Carter Covington on the end of “Faking It” and tomorrow’s series finale


Roughly 15 minutes after the public announcement that Faking It’s third season would be its last, I was on the phone with showrunner Carter Covington. We spoke about what would have happened in season four, the choice to leave Amy unlabelled, and his thoughts on the Lexa pledge, all of which he addressed with his typical candor. Please bookmark the interview for after Tuesday if you wish to remain un-spoiled for the finale. Hi Carter! How are you today?

Carter Covington: Oh you know, I’ve had better mornings.


AE: I can believe it. I just saw your tweet; are you just now finding out [that the show was canceled]?

CC: I knew on Wednesday, so yesterday I told the actors and did the interview with The Hollywood Reporter, so I knew the information would be coming out today.


AE: Well I’m sorry. I can really only imagine how painful and frustrating that must be for everyone on the cast and crew.

CC: I appreciate that. I think we’re all sad but also grateful. And glad to have these interviews, where we can express that.

FI_EP310_0471photos via MTV

AE: Yeah, it feels like coming full circle, because you and I spoke right after the Season 1 finale, when I think I earned some of my most dedicated haters. But it’s still one of my favorite interviews I’ve ever done. And I had decided—even before the announcement that Faking It wasn’t going to continue—that I wasn’t going to be able to continue to cover it because the fandom had become so difficult to work with and work around. So I’m glad at least we can leave at the same time.

CC: I’m sorry you’ve had that experience. I think it’s a vocal part of the fandom, but it’s the one you deal with the most, and I share your pain.


AE: So I watched, or I watched part of the season finale last night, and I really enjoyed it. Do you feel good about going out on that note?

CC: I do. My last series, 10 Things I Hate About You, was canceled and it was a shock to me. I had created all these cliffhangers and fans were left with very little resolution. And we started breaking these episodes last summer when it seemed like we would have more. But we’ve never been a ratings no-brainer, so I knew there was a good possibility that we might not come back, and I didn’t want to leave fans in the same situation.

So we thought a lot about how to craft a season finale that leaves a door open for where we want to go with the story, but also can stand alone as a nice closure for fans. And I think people would have been really upset if the show had ended with Amy not happy.  And Sabrina came in as a great vehicle to stir up drama with Karma, but also as a chance for Amy to have what she couldn’t have with Karma at the end of season one. It felt like if we could end the series with Amy in a happy place, both with Karma and with someone she loves, it would be a rewarding series finale. It may not the be one everyone wanted to see, but it would be a place where fans wouldn’t feel left in limbo.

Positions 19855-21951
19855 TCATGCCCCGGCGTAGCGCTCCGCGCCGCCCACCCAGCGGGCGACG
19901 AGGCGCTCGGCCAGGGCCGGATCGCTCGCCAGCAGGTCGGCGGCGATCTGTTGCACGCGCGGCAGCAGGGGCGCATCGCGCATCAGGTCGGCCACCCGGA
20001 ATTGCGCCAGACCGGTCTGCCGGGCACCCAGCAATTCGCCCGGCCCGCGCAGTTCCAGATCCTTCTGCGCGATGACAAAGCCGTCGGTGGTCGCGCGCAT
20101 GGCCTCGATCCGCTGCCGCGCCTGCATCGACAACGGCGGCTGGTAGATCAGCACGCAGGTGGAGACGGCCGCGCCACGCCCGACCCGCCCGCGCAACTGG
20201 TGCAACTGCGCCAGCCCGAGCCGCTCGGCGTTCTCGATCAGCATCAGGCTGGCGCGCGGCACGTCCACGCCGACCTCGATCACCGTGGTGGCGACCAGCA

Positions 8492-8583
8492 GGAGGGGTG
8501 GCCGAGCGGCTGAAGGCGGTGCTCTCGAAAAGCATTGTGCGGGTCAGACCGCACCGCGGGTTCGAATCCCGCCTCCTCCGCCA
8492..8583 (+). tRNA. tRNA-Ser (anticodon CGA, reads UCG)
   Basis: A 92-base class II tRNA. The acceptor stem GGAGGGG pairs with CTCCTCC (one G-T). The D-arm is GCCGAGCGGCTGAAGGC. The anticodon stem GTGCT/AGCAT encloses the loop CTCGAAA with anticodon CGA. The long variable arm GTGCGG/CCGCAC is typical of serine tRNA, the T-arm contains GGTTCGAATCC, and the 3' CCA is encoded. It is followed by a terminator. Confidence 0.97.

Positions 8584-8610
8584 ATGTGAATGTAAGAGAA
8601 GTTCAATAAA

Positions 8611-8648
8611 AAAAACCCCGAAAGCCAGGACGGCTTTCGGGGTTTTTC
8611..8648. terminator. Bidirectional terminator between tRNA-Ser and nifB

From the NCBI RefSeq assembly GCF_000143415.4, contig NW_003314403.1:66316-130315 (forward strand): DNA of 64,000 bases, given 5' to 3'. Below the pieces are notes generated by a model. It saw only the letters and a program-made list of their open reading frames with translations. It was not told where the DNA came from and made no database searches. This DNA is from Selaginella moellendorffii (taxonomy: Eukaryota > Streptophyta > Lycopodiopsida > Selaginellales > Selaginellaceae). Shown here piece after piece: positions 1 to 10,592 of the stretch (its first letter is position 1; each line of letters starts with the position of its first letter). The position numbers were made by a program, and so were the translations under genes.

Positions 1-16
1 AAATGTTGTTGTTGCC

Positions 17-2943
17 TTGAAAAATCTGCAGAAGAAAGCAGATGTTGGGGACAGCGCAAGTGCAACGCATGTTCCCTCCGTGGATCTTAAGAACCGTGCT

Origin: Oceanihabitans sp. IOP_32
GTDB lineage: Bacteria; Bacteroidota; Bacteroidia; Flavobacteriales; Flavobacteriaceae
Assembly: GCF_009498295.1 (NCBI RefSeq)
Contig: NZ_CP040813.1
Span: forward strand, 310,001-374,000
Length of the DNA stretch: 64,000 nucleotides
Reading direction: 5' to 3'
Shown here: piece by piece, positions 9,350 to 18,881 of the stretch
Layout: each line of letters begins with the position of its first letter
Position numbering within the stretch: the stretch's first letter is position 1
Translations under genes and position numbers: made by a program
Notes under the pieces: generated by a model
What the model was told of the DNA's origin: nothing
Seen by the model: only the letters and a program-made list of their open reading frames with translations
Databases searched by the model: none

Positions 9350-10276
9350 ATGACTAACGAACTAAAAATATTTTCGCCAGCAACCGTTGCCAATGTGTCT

AE: Well I think it was a strong choice. And now that it’s over, can you talk about where you would have wanted the story to go, had it continued?

CC: Yeah, I’m writing something up to share in my own words what a final season would have looked like. My vision had always been that the final season of the show would be [more about] Karma. We started the show from Amy’s perspective, and we were slowly shifting the show, even in this season, to Karma’s perspective. So Karma would come to recognize that her intense feelings around Amy were possibly more, and maybe she made a mistake saying no to her at the end of Season 1.

It’s always been my intention to explore them being a couple in the last season. And I let MTV know that it was how I wanted to do it. But it felt to me like that would have been a rewarding last season, and I didn’t want to burn through it earlier because I felt like the chemistry between them and the will-they-or-won’t-they is an important part of the show. I’ve been trying to tell a rewarding story that leads to that ending, but it’s hard when you don’t know how much story you have left to tell. So now we’re in a place where I don’t get to tell that story, and I know a lot of fans will feel cheated because I’ve been very upfront that I wanted to explore it. And to those fans, I apologize. There’s nothing else to say other than I’m sorry they don’t get to see that. They probably feel like they were promised that, and it’s my one regret.

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